I’m hoping watching the Mets this season will be like it was in ’84, when the team was fun and there was a sense that something good was in development. Adding d’Arnaud and Syndergaard to Harvey and Wheeler and the other up-and-coming talents keeps the momentum toward renewed respectability going, and I’m for that.

    It’s not a done deal yet, but I hope it happens. All the best to R.A. Dickey, and sincere thanks to him for being a bit of light in an otherwise dark period of Mets history.

    • Name
      December 16, 2012 at 4:27 pm

      I was expecting them to be contenders before they traded RA.
      “but a 37-year old pitcher repeating a career year is no certainty either.”
      … yet Torri Hunter got a 2 year 26 million dollar deal.

      Anyways. RA is so much more than just a bunch of stats. Boggles my mind why Alderson can’t see RA’s intangibles yet is willing to overpay for Wright’s.

      • December 16, 2012 at 4:32 pm

        It’s an interesting question as to who would have brought back a better package – Dickey or Wright. My guess is that even at his advanced age, Dickey had more trade value. If we could have gotten a top catching prospect and a top 50 SP prospect for Wright – I would have made that deal.

        • Name
          December 16, 2012 at 5:00 pm

          I would say Dickey too. Wright faded down the stretch and was projected to make $16 million compared to Dickey’s $5. Money always talks in baseball.

  4. steevy
    December 16, 2012 at 4:47 pm

    If D’Arnaud becomes the player people think he can be ,it’s a good deal.Even if the pitcher doesn’t pan out.If both pan out it is a great deal.

    • Name
      December 16, 2012 at 6:52 pm

      I think these player for prospects deals are impossible to evaluate because of the huge volatility of “returns” from the players.

      There are basically two ways people use to analyze trades. The rational (and preferred) method is to evaluate at the time of the trade. Another method is to evaluate after the fact.

      The reason that the after the fact the method doesn’t work is because once the trading is complete, it is really out of control of the GM’s hands at this point. Why should the GM get credit for something that is out of his control? You could say that he did his “due diligence” and was able to identify that player, but that’s a bunch of bull. What makes someone who has immediate sucess(Buster Posey) different from someone who takes some time to figure things out(Alex Gordon) to someone that never figures it out(Jeff Francoeur)? These 3 were all considered top prospects, but their careers took very different paths. Unless there were hints of injury or mental problems, the GM should not be judged on whether the player fails or suceeds.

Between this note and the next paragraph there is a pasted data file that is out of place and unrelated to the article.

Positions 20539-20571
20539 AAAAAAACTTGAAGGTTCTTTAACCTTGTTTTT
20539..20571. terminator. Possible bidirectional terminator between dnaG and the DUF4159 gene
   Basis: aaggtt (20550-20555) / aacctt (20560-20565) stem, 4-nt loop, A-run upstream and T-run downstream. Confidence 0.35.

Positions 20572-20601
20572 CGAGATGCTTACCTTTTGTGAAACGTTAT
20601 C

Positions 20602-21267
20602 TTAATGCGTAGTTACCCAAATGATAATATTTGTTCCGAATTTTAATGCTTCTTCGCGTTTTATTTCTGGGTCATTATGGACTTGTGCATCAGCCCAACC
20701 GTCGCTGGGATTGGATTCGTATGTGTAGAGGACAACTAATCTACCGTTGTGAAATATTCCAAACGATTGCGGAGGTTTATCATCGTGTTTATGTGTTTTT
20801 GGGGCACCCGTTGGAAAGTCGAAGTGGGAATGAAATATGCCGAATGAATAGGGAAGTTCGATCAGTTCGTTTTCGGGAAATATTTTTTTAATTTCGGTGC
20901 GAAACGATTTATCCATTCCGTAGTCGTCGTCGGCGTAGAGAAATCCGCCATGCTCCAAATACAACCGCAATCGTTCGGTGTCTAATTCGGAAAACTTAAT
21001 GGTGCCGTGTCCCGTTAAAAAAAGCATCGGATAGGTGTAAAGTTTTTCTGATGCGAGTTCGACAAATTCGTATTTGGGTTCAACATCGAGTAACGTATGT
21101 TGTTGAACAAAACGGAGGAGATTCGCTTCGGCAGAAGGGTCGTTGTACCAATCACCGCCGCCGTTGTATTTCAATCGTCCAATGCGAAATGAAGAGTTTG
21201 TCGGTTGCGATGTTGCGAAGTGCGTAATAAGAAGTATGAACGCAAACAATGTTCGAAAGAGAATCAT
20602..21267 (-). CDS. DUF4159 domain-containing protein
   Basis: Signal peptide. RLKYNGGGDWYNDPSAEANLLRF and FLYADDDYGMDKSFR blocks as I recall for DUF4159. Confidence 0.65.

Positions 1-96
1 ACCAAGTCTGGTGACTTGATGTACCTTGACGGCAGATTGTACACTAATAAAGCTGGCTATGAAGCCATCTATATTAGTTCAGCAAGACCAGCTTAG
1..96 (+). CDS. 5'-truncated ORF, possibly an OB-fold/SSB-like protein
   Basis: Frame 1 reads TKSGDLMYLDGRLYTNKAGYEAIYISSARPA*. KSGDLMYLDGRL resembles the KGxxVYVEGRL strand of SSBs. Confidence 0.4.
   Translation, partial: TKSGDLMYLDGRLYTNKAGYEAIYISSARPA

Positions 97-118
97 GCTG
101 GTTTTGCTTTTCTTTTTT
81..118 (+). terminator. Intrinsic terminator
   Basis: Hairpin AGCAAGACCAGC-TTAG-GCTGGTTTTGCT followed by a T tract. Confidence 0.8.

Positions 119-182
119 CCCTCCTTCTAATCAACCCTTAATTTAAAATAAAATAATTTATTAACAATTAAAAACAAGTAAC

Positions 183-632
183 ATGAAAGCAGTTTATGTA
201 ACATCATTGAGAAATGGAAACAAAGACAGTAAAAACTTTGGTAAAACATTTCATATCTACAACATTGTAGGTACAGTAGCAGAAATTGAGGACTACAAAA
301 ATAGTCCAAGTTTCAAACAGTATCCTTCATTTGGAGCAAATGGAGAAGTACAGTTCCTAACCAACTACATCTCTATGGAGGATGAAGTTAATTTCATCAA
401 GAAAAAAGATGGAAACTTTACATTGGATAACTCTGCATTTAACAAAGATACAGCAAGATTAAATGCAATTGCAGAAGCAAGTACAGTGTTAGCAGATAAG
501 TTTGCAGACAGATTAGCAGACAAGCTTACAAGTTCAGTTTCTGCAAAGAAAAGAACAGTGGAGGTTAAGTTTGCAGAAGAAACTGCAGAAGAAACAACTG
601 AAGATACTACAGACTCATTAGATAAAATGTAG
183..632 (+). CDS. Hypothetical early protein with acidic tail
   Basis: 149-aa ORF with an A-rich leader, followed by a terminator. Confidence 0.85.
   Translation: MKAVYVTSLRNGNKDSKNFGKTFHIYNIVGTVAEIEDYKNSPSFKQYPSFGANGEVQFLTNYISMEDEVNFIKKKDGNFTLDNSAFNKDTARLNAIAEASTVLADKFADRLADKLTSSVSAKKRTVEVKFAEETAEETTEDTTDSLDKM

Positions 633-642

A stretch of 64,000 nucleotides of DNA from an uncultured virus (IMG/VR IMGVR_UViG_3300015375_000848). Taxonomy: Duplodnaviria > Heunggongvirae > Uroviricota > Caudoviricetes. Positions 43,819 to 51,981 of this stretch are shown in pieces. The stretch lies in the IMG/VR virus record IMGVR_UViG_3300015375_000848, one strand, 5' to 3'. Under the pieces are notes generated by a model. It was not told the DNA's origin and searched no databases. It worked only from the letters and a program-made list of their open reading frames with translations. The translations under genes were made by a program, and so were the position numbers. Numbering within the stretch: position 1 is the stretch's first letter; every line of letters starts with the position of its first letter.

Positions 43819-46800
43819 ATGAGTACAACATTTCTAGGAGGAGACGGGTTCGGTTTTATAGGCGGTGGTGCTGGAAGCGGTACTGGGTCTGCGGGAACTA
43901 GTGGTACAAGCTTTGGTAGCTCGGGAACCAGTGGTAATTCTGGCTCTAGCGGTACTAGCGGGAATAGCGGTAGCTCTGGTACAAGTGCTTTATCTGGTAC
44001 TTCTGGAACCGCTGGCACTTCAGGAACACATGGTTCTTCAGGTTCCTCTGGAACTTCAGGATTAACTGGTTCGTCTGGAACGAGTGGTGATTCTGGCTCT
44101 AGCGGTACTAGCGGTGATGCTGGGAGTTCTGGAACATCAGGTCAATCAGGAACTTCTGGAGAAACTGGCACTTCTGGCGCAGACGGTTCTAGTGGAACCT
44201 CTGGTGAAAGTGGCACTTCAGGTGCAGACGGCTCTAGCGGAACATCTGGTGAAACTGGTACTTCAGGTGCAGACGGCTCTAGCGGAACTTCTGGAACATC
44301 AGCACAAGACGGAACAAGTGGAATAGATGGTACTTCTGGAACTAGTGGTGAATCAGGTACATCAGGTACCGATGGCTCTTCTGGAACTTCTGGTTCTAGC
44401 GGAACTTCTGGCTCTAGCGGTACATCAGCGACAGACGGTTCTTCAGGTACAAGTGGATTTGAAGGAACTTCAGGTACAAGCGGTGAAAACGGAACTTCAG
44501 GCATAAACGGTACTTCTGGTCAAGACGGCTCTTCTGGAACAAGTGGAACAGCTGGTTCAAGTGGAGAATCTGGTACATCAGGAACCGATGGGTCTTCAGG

I also think that the at the time evaluating doesn’t really work because prospects are judged arbitrarly and that it is hard to put a value on the future production that is more than 2-3 years away.

      • December 16, 2012 at 8:25 pm

        It’s not just limited to prospects. Very few people were upset when we traded Pagan last year and we got established players in return. Looked like a good deal at the time but it turned out to be a bust.

        I don’t blame Alderson for making that trade one bit. At the same time, it has to count against his record to some degree, just for the complete failure it ended up being. Sure, it’s not Alderson’s fault that Torres couldn’t hit – yet he’s the one responsible for him being on the club in the first place.

        Maybe we use some kind of scale – 80% time of trade, 20% actual results, for example – but both have to be factored in somehow.

        • Name
          December 17, 2012 at 1:44 am

          I think i’m trying to digest this on more of a philosophical level.
          Usually when we make a decision, and a positive result happens, we think it is a good decision. Likewise, if a negative result happens, we think it is a bad decision. But digging deeper, was the result really a direct causation from the decision, or were other factors invovled that caused the result?

          So, i guess what i’m trying to say, is that most things are really out of Alderson’s hand. He really shouldn’t get any credit or blame for anything he does. But even though he shouldn’t get any credit/blame, I don’t think it is unrational for people to do that because he is the figurehead, and the person who does have the most “singular” influence on the results.